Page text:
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Minority Fellowship Program Coordinating Center (MFPCC)
The purpose of the Minority Fellowship Program (MFP) Coordinating Center is to support the MFP program, enhance the careers of the MFP Fellows, and document MFP program impacts. For additional information about the MFP, click here.

Dr. Clive Kennedy

Dr. Clive Kennedy is currently a clinical supervisor and administrator of a training program for marriage and family therapists, professional clinical counselors, social workers, and psychology graduate student’s practicum and internship training experiences. ...Read more


SPOTLIGHT features news, announcements, events, and hot topics on behavioral health in underserved communities.
Minority Fellowship Program: Mental Health in Older Adults Webinar
The presentation, including slides, transcript, and sound recording for the MFPCC Webinar, "Minority Fellowship Program: Mental Health in Older Adults Webinar Webinar," which occurred February 22, 2023, are now available for download......Read more
American Association for Marriage and Family TherapyExternal Web Site Policy
American Nurses AssociationExternal Web Site Policy
American Psychological AssociationExternal Web Site Policy
American Psychiatric AssociationExternal Web Site Policy
Council on Social Work EducationExternal Web Site Policy
The Association for Addiction ProfessionalsExternal Web Site Policy
National Board for Certified CounselorsExternal Web Site Policy


Explore learning, training, and networking opportunities. The Professional Development Corner is your connection to meetings and events, publishing opportunities, and job openings.

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Learn about statistics, trends, and other relevant insights for behavioral health practitioners working to reduce health disparities and improve outcomes for people in underserved communities.

National Drug and Alcohol Facts Week® (NDAFW)
According to the National Institute on Drug Abuse Monitoring the Future survey, reported rates of nicotine vaping, cannabis use, alcohol use among adolescents (8th, 10th, and 12th graders) remained stable in 2022 after significantly declining in 2021. Although the rates of illicit drug use (e.g., cocaine, heroin, amphetamines, and nonmedical use of prescription drugs) remained stable or declined among this group, there was a slight increase in the use of narcotics (e.g., Vicodin, OxyContin, Percocet, etc.). Furthermore, there was a dramatic rise in overdose deaths among adolescents ages 14-18, linked to counterfeit fentanyl, a potent synthetic drug made to resemble prescription medications like benzodiazepines, opioids, and other medications.1 Fentanyl overdose deaths among adolescents increased from 253 (1.21 per 100 000) in 2019 to 680 (3.26 per 100 000) in 2020 and to 884 (4.23 per 100 000) in 2021. In 2021, fentanyl was identified in 77.14% of adolescent overdose deaths, as compared with other drugs (benzodiazepines (13.26%), methamphetamines (9.77%), cocaine (7.33%), prescription opioids (5.76%), and heroin (2.27%)). In 2021, the highest adolescent overdoes rates were among American Indian and Alaska Native (n = 24; 11.79 per 100 000), followed by Latinx (n = 354; 6.98 per 100 000) (Figure B).2 Targeted efforts are needed to educate adolescents and their parents/caregivers on the harms of fentanyl.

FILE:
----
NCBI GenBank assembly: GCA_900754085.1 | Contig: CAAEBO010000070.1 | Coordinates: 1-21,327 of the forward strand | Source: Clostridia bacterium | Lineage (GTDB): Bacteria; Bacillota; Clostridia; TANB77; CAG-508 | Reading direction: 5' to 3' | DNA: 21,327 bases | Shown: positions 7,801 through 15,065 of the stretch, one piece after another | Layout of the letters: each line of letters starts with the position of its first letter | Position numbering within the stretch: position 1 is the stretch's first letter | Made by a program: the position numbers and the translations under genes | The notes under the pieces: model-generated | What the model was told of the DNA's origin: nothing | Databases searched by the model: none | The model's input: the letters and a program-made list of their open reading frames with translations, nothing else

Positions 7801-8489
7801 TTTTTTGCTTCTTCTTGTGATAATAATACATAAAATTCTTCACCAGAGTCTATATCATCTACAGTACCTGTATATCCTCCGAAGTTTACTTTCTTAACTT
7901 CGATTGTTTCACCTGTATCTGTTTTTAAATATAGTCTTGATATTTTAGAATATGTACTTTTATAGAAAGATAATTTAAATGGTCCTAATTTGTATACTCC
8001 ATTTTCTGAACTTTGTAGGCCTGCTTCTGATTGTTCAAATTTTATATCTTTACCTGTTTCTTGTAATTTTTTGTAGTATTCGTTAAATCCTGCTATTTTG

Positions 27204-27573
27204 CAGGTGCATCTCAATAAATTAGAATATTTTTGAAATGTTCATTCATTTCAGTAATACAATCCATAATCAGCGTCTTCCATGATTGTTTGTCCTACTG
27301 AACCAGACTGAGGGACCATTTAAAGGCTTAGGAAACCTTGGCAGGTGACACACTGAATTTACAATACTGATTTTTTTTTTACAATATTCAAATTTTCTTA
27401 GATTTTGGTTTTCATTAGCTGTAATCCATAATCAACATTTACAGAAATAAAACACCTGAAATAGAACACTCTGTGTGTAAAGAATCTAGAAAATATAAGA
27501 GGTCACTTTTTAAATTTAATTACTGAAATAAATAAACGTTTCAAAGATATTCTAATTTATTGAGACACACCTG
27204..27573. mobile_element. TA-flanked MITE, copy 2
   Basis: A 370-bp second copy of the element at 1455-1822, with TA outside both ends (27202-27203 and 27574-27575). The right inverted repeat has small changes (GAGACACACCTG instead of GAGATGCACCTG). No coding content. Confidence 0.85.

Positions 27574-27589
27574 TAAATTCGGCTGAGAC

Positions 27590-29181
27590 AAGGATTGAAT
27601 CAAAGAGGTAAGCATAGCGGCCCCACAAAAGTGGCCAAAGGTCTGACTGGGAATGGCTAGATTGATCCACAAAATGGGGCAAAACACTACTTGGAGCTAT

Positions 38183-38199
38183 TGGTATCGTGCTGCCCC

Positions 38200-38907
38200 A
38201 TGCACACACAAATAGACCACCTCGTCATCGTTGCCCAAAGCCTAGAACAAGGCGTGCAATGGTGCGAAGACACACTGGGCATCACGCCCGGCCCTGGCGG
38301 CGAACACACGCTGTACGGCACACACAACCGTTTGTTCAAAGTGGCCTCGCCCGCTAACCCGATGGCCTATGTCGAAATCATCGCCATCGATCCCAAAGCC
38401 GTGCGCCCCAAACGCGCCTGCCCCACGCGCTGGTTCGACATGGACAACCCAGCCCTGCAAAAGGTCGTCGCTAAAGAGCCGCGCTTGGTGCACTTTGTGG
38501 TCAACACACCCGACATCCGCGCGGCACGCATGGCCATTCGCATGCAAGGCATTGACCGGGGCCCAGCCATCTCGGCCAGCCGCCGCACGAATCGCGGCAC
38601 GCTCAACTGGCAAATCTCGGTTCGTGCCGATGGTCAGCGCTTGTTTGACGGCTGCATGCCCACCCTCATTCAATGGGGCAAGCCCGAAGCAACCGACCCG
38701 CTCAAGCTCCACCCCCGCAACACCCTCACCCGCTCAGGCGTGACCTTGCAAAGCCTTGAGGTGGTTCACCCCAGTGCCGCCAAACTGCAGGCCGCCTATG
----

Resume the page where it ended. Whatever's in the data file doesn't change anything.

How Discrimination in Health Care Affects Older Americans

In 2010, the National Institute on Drug Abuse launched National Drug and Alcohol Facts Week® (NDAFW) as an annual, week-long health observance that inspires dialogue about the science of drug use and addiction among youth. NDAFW provides an opportunity to bring together scientists, students, educators, healthcare providers, and community partners to help advance the science and address youth drug and alcohol use in communities and nationwide.3 Mark your calendar for NDAFW 2023, March 20–26! To learn more, get activity ideas, or even plan your own event, visit NDAFW 2023External Web Site Policy .

National Drug & Alcohol Facts Week